23 June 2011

Y'all know I'm a therapist right? I mean a PSYCHOtherapist? Yep. And you want me to write about delusional stuff? Yep. OK. But instead of my therapy hat (which is a soft grey slouchy thing), I'm going to wear my writer's cap - it is a beret. Orange with a bobble.

Because I'm a writer and my tools are words I want to talk about some that often get mishandled by the ham-fisted among us word wrasslers. Let's look at the first two up for grabs : illusion and delusion.
An illusion is a false mental image produced by misinterpretation of things that actually exist: 'A mirage is an illusion produced by reflection of light against the sky'.... A delusion is a persistent false belief: A' paranoiac has delusions of persecution'.
Random House Dictionary.
An illusion is fleeting, it is ephemeral - a delusion is a persistent false belief. Persistent. No matter how many times I smack my head on the overhead beam in my friend's basement - I still persist in thinking that I'm shorter than I am. As I fall to the cellar floor I see what I believe to be stars sparkling in the firmament. They aren't. They are illusions caused by the whack to my head.

But if I look up the word illusory - it starts to all get very sketchy:

illusory - based on or having the nature of an illusion; "illusive hopes of finding a better job"; "Secret activities offer presidents the alluring but often illusory promise that they can achieve foreign policy goals without the bothersome debate and open decision that are staples of democracy"


Do you see what I mean or is it only me? With this second definition the 'hopes' are illusive. What are they based on that makes them illusive rather than delusional? Is it that it isn't a persistent hope...yet? And with the secret activities statement is the promise really illusory or is it is just nicer to say that than 'offer presidents the alluring but delusional promise that they can achieve foreign policy goals etc...' I mean, surely to goodness, we can see the foregoing is a PERSISTENT delusion, not just a passing whimsy. Come on.
Let's go on to a few other views on this debate: Here is part of an article written by psychology professor, David A. Gershaw, Ph.D.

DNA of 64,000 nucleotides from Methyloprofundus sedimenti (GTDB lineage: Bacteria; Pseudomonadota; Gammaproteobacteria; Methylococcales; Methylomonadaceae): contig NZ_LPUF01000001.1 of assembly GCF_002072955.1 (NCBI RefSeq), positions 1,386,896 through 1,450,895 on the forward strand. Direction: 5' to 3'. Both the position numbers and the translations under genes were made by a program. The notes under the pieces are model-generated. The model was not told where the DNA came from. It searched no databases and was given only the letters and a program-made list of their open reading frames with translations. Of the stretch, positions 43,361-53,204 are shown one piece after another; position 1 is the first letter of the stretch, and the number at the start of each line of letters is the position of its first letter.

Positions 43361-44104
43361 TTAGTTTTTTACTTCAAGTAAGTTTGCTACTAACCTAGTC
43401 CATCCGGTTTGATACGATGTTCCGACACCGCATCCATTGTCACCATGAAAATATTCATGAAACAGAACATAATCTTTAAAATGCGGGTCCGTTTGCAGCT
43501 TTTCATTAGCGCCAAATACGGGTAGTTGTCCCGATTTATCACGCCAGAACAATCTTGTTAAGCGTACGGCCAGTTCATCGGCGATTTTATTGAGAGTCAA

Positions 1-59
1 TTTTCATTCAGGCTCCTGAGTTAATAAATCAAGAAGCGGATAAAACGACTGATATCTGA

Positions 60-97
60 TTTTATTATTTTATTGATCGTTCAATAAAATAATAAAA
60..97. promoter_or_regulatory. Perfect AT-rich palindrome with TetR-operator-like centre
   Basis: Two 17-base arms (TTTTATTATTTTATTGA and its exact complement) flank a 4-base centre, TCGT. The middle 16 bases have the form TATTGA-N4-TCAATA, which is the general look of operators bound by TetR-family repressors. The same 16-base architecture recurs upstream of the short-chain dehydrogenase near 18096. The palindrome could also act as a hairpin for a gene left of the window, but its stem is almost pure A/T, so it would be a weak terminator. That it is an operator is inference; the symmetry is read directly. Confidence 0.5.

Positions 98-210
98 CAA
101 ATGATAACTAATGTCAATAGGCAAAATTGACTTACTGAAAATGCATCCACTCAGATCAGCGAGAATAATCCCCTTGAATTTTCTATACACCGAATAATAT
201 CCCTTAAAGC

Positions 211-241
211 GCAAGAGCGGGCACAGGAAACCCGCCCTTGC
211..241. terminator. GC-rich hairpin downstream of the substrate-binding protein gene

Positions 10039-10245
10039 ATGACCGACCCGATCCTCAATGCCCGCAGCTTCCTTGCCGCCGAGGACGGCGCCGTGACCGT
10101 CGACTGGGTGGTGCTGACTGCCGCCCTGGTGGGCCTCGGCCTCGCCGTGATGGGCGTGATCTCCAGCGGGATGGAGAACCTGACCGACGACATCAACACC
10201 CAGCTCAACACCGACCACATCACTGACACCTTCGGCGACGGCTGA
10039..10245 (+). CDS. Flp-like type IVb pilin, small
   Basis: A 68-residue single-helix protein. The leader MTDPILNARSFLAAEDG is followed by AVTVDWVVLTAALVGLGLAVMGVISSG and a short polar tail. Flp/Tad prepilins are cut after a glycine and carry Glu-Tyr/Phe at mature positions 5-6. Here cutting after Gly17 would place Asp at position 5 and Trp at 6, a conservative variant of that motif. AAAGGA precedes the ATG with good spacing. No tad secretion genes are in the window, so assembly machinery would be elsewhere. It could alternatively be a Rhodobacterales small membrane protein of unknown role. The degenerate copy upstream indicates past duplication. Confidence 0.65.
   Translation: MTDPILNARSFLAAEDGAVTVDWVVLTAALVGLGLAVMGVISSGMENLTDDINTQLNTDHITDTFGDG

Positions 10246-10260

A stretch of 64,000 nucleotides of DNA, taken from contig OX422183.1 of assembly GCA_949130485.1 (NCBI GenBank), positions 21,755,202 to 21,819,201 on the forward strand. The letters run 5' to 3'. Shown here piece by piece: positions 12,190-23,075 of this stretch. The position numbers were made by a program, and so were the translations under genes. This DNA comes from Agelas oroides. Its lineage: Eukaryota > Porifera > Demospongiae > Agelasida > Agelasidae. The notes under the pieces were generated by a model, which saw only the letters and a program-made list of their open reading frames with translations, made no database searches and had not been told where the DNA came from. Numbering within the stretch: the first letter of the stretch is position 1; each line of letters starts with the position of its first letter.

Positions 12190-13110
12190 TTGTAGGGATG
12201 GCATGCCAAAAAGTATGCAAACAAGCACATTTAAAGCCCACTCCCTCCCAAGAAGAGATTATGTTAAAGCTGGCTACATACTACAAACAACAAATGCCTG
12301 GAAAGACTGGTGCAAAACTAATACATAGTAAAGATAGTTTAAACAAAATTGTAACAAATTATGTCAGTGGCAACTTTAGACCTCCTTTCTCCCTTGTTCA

Just recently in my introductory psychology course, a student did not know the difference between an "illusion" and a "delusion." Since this is a common source of confusion, it is worth explaining.
An illusion is a misleading perception, usually visual. You see something, but you consistently misjudge its length, shape, motion or direction. To avoid further confusion, illusions are distinctly different from hallucinations – which involve sensing something that is not actually present. In contrast, illusions deal with stimuli that are actually present, but they are misinterpreted or hard to interpret.

"An illusion is a perceptual disturbance,
while a delusion is a belief disturbance.
"


On the other hand, a delusion is a deeply held false belief that is maintained – even when other information contradicts the belief. The contradictory information is either ignored completely or discounted in some way. Many prejudices rely on stereotypes that apply to a small minority in a group, but these stereotypes become delusional when they are used to judge everyone in that group.

Another way to think of this is to remember that magicians perform acts of illusion NOT delusion. We might be delusioned when we realize that there is no magic involved however.

What do you think of this pair of words? Do you have any other pairs of confusing words to share with us today? I mean besides bear and bare, aural and oral, discreet and discrete and amoral and immoral? Just wondering....

3 comments:

Richard said...

I'm interested in psychology (apparently it's in the genes, because my daughter is a psychiatrist)and I sometimes spout my theories. I wrote one or two blog posts on OCD. I'd be interested in your opinion. If you do offer one, please be kind, as I'm just an amateur, at best. If you don't want to bother with it, that's okay.

Elizabeth Spann Craig/Riley Adams said...

Those *are* confusing! I sometimes stumble with effect/affect. :)

Jan Morrison said...

Hi Richard - sure I'll have a look and I'm no expert on OCD so no worries about comments!

Elizabeth - I found a list on Oxford site with gazillions of it but everytime I tried to include a link, my whole post would gaaack. It had tonnes of interesting ones - most I get when I look at them but delusional illusional - nah, not so much.